Capital. The true digital divide

A couple early morning thoughts on the digital divide.  So far the digital divide narrative has occupied two schools of thought that are not necessarily opposed to each other.

Race and the Digital Divide

The first school of thought revolves around race.  Given that within the black American community there is a higher level of poor households, affordability is keeping blacks from accessing the internet via high-speed broadband infrastructure.  If blacks do not have the income to sustain a broadband business model, then internet access providers are less likely to deploy facilities in poor neighborhoods.  Lack of deployment in these neighborhoods may result in a barrier to valuable information that may lead to greater economic opportunities, according to advocates seeking to close this gap.

Rural Communities and the Digital Divide

The second school of thought revolves around rural communities.  The argument is that lower population density as compared to urban areas makes deploying broadband access facilities in rural areas more expensive.  In addition, terrain, such as that faced by internet access providers in mountain states, has traditionally added to the problem of higher costs to provide broadband access facilities.

An Overlooked Divide

There is another divide, one that is often overlooked and it has to go to what is known as “first-mover advantage.” The real value generated by the internet is the ability to extract, analyze, package, and distribute information, and have that information be available digitally forever.  The focus on a gap between facilities deployed in black neighborhoods versus facilities deployed in white neighborhoods or the gap between rural community deployment versus urban community deployment goes to seeking out new suppliers of information.  The civil right veneer that has been placed over the broadband racial divide hides this supply-side characteristic from the policy debate.  It has also created the opportunity for the political left to craft an electoral package that can be sold to voters.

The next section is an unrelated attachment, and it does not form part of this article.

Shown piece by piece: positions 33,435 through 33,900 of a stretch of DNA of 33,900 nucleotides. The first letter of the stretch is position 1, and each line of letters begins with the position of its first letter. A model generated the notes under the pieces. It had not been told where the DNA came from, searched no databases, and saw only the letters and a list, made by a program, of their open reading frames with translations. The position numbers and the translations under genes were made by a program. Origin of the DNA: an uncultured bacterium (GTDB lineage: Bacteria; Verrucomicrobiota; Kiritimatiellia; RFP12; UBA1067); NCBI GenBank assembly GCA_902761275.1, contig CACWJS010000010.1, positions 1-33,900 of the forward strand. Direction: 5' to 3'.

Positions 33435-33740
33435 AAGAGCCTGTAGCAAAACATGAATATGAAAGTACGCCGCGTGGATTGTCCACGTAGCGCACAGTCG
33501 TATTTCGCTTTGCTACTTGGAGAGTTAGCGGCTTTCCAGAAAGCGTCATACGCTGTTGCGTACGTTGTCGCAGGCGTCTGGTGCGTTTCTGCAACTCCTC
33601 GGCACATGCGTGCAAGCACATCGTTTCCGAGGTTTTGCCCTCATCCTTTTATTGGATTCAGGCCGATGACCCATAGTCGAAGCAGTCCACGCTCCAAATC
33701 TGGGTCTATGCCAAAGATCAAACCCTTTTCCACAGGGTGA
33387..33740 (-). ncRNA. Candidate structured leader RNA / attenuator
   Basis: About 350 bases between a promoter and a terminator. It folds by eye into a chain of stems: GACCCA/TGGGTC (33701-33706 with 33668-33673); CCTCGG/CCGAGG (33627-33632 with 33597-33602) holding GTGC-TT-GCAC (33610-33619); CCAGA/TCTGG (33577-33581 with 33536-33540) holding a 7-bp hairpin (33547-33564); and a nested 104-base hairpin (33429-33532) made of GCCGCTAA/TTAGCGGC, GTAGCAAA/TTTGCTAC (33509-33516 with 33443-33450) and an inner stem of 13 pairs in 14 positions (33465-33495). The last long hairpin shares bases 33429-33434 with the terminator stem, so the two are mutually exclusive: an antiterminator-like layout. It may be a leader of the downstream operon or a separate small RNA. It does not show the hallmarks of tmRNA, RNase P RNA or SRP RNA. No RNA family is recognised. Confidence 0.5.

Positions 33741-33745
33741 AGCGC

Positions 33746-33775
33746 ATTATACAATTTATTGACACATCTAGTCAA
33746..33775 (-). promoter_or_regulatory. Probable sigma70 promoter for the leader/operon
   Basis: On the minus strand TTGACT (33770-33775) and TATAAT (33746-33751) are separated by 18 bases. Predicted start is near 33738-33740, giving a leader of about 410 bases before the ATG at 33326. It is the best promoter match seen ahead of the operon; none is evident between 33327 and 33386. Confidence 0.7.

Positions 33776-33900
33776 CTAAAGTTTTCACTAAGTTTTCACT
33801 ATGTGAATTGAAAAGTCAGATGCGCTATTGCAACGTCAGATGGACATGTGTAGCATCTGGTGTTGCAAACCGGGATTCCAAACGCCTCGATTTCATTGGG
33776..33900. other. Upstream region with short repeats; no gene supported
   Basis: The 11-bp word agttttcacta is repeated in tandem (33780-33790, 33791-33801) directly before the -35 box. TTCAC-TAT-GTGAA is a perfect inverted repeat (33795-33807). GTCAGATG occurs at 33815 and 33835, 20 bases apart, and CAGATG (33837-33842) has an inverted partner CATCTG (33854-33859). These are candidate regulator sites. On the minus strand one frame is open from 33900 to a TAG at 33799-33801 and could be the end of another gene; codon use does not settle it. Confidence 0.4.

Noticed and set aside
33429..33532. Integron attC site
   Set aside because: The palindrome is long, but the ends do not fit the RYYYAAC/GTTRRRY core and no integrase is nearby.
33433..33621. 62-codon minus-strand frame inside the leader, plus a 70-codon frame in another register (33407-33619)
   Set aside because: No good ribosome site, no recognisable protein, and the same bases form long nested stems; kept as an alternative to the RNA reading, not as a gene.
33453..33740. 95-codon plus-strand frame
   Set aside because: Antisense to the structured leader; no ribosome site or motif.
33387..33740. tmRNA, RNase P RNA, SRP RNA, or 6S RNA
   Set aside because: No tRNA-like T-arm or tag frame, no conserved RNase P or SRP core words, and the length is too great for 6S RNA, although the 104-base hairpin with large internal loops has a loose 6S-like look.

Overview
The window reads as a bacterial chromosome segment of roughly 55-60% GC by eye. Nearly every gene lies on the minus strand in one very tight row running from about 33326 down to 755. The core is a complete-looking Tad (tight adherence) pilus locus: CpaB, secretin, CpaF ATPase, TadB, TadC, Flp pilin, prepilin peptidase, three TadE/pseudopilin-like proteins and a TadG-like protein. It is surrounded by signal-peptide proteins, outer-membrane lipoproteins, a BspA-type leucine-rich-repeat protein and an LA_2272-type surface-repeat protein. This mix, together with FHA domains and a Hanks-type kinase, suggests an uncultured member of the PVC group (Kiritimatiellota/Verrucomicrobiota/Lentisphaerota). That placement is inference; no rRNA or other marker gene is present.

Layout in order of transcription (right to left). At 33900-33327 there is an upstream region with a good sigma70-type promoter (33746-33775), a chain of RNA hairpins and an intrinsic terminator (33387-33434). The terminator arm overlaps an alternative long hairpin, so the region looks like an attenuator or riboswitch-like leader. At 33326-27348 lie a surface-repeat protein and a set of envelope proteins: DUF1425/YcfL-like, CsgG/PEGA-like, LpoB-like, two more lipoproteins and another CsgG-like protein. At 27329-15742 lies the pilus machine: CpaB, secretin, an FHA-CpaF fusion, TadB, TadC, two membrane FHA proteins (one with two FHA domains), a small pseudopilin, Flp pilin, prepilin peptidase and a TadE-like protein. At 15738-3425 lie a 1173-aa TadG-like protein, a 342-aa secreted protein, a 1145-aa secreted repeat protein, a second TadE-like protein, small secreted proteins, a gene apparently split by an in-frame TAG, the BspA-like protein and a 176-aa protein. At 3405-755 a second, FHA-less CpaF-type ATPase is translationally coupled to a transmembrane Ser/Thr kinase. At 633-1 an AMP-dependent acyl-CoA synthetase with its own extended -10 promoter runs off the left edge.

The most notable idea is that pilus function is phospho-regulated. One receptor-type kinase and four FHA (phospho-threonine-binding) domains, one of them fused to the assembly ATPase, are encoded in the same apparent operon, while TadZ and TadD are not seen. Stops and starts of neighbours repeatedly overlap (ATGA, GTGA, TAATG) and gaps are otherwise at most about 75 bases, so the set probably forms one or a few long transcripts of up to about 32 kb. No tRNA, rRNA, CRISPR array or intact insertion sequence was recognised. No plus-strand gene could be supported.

It is the other side of the equation, the production side, that, in my opinion holds more value.  When we look at the history of the internet, particularly the period when the internet was commercialized, its players included white venture capitalists; Web 1.0 internet service providers, i.e. AOL, CompuServ, Mindspring, etc.; and dial-up access providers such as BellSouth.

Black Americans could always access information from analog sources, i.e. television; print media; or word of mouth, but the efficient extraction, cataloging,  indexing, aggregation, and distribution of information via the internet were the domain of companies invested in and managed by whites.  As whites continued to level their first-mover advantage, this gap between producer/owner of capital and consumer continued to grow.

Capital not only seeks a vacuum, it also seeks a return.  Returns from investing in black or even rural communities were not going to be as high as returns invested in affluent neighborhoods, neighborhoods whose residents probably owned shares in the very companies that commercialized the internet in the first place.  Closing the “digital divide” means first closing the capital divide.

What will Government Do Next?

Government will do nothing from a capital perspective to close the digital divide. The Federal Communications Commission has a number of universal service funding initiatives designed to encourage mobile and fixed broadband deployment in rural areas; to facilitate the delivery of health care via broadband; and to reduce the costs incurred by low-income consumers for accessing and maintaining high-speed broadband service.  By subsidizing the consumer demand for broadband services, the Commission hopes to encourage the delivery of broadband services.  But again, the focus is on consumer demand, not bridging the capital gap.